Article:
Main stream economics teaches that deflation is a bad thing, while inflation is beneficial if held to a certain level. How this arbitrary level is ascertained is known only by those who believe in their macroeconomic models. Just what is inflation and deflation?
In recent history the term “inflation” has taken on new meaning when referring to the economic version of the word. The reality is, the word is actually closer to it’s non-economic definition than it’s newer meaning. Dictionaries have been updated regularly over time and with each update “inflation” changes it’s definition. To understand what is implied we have to determine what the meaning of terms are. The term “inflation” refers to the creation of a monetary unit. To inflate the money supply is to create more units of money than specie on hand to exchange for it. Since 1971 and Nixon’s default on the Gold Exchange Standard, the term “inflation” has taken on a new meaning. The frame of reference to a commodity backed currency no longer made sense since the monetary unit now was only backed by the confidence that the U.S. government and it’s central bank wouldn’t over produce dollars. Fiat currency is backed by nothing more than a hollow promise.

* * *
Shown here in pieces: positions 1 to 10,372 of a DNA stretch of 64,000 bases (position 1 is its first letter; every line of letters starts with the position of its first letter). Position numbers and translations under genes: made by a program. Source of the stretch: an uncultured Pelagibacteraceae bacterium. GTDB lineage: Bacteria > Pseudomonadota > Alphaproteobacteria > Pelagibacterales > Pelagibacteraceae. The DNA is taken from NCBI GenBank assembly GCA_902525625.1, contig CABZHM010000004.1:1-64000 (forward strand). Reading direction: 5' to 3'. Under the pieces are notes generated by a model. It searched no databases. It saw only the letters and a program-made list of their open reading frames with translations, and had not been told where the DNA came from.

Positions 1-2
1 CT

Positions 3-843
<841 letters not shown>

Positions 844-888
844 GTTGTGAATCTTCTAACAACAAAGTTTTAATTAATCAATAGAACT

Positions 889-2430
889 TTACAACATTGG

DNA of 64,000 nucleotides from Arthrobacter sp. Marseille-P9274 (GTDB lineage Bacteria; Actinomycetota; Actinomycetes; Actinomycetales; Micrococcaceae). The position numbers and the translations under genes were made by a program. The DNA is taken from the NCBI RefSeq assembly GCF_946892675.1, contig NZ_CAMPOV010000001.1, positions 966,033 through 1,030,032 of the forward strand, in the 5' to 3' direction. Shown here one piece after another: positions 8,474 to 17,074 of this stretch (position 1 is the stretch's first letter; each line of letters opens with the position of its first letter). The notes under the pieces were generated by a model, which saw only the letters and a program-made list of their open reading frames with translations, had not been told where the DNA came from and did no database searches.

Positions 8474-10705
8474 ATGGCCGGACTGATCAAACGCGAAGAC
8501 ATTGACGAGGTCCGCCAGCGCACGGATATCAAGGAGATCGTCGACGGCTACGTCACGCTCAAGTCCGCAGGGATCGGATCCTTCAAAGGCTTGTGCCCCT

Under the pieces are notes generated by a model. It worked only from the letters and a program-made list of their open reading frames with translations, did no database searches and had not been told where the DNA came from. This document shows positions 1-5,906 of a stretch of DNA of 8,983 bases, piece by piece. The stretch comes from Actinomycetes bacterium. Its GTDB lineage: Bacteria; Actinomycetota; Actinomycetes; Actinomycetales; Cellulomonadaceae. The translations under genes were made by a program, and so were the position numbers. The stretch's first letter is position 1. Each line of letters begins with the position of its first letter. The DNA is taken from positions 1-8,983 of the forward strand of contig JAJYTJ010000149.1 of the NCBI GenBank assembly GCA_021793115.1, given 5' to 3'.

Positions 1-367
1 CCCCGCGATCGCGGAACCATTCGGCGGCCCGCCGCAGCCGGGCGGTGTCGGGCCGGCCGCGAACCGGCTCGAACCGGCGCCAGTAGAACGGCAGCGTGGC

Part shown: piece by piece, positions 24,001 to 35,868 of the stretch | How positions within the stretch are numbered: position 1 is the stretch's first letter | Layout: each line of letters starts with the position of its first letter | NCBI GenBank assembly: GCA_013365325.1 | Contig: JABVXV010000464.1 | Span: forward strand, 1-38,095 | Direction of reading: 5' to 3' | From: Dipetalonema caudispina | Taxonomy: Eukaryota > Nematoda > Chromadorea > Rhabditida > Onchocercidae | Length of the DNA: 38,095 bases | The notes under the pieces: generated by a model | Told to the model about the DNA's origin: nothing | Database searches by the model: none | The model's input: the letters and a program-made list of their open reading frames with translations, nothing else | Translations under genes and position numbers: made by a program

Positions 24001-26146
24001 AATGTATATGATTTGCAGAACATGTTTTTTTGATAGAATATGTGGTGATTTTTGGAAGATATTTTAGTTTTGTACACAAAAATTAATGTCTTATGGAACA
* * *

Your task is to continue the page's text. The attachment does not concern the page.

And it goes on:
The phenomenon of rising prices in a fiat monetary standard has everything to do with the amount of new money created and then, circulated in the economy. The more money created, the more diluted the purchasing power of that money becomes. More units of currency are required to purchase the same goods priced in those monetary units. This rise in prices has become known as “inflation” today. Actually, the rise in prices are a result of an increase in the money supply when that money is circulated throughout the economy. It may be easier to understand “inflation” to be “dilution”. When the Federal Reserve announces it’s new round of Quantitative Easing it is actually beginning a new round of monetary dilution. In return, as this new money circulates, prices for goods that receive the new money begin to rise. Those closest to the source of the new money receive it first, with all the advantages of being on top of the pyramid, and retain the most purchasing power. Those consumers on the bottom of the pyramid receive the new money last and suffer under the higher prices it had created. This is how central banking, through it’s fiat currency, transfers wealth from the poor to the “well connected” without notice from the general public. In other words, inflation is legalized counterfeiting. Inflation is a hidden tax.